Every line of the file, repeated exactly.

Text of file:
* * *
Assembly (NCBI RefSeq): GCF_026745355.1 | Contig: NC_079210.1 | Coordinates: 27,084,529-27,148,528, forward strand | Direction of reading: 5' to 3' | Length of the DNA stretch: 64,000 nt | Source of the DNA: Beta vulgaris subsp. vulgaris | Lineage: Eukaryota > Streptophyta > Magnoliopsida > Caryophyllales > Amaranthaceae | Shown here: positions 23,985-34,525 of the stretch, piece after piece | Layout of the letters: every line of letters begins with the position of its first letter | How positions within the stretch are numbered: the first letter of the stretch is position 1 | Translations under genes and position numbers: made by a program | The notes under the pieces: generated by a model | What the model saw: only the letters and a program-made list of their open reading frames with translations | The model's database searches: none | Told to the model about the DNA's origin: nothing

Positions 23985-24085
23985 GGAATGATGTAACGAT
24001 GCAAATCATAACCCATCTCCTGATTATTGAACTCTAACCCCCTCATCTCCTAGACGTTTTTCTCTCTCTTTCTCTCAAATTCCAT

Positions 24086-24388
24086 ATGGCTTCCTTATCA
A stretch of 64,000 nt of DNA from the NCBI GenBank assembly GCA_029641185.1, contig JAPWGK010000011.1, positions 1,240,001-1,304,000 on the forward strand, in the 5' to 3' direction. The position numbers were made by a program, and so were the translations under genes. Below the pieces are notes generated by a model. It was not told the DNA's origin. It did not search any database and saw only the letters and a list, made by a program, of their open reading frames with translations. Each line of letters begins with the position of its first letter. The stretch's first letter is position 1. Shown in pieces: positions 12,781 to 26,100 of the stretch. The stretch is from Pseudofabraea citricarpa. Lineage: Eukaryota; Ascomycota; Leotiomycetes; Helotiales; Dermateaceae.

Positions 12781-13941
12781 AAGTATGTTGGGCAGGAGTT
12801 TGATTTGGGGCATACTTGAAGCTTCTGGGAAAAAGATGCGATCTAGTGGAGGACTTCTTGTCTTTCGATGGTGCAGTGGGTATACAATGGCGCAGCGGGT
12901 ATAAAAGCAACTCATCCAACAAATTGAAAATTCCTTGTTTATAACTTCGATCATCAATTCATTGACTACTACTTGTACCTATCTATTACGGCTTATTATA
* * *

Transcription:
Assembly (NCBI RefSeq): GCF_026745355.1 | Contig: NC_079210.1 | Coordinates: 27,084,529-27,148,528, forward strand | Direction of reading: 5' to 3' | Length of the DNA stretch: 64,000 nt | Source of the DNA: Beta vulgaris subsp. vulgaris | Lineage: Eukaryota > Streptophyta > Magnoliopsida > Caryophyllales > Amaranthaceae | Shown here: positions 23,985-34,525 of the stretch, piece after piece | Layout of the letters: every line of letters begins with the position of its first letter | How positions within the stretch are numbered: the first letter of the stretch is position 1 | Translations under genes and position numbers: made by a program | The notes under the pieces: generated by a model | What the model saw: only the letters and a program-made list of their open reading frames with translations | The model's database searches: none | Told to the model about the DNA's origin: nothing

Positions 23985-24085
23985 GGAATGATGTAACGAT
24001 GCAAATCATAACCCATCTCCTGATTATTGAACTCTAACCCCCTCATCTCCTAGACGTTTTTCTCTCTCTTTCTCTCAAATTCCAT

Positions 24086-24388
24086 ATGGCTTCCTTATCA
A stretch of 64,000 nt of DNA from the NCBI GenBank assembly GCA_029641185.1, contig JAPWGK010000011.1, positions 1,240,001-1,304,000 on the forward strand, in the 5' to 3' direction. The position numbers were made by a program, and so were the translations under genes. Below the pieces are notes generated by a model. It was not told the DNA's origin. It did not search any database and saw only the letters and a list, made by a program, of their open reading frames with translations. Each line of letters begins with the position of its first letter. The stretch's first letter is position 1. Shown in pieces: positions 12,781 to 26,100 of the stretch. The stretch is from Pseudofabraea citricarpa. Lineage: Eukaryota; Ascomycota; Leotiomycetes; Helotiales; Dermateaceae.

Positions 12781-13941
12781 AAGTATGTTGGGCAGGAGTT
12801 TGATTTGGGGCATACTTGAAGCTTCTGGGAAAAAGATGCGATCTAGTGGAGGACTTCTTGTCTTTCGATGGTGCAGTGGGTATACAATGGCGCAGCGGGT
12901 ATAAAAGCAACTCATCCAACAAATTGAAAATTCCTTGTTTATAACTTCGATCATCAATTCATTGACTACTACTTGTACCTATCTATTACGGCTTATTATA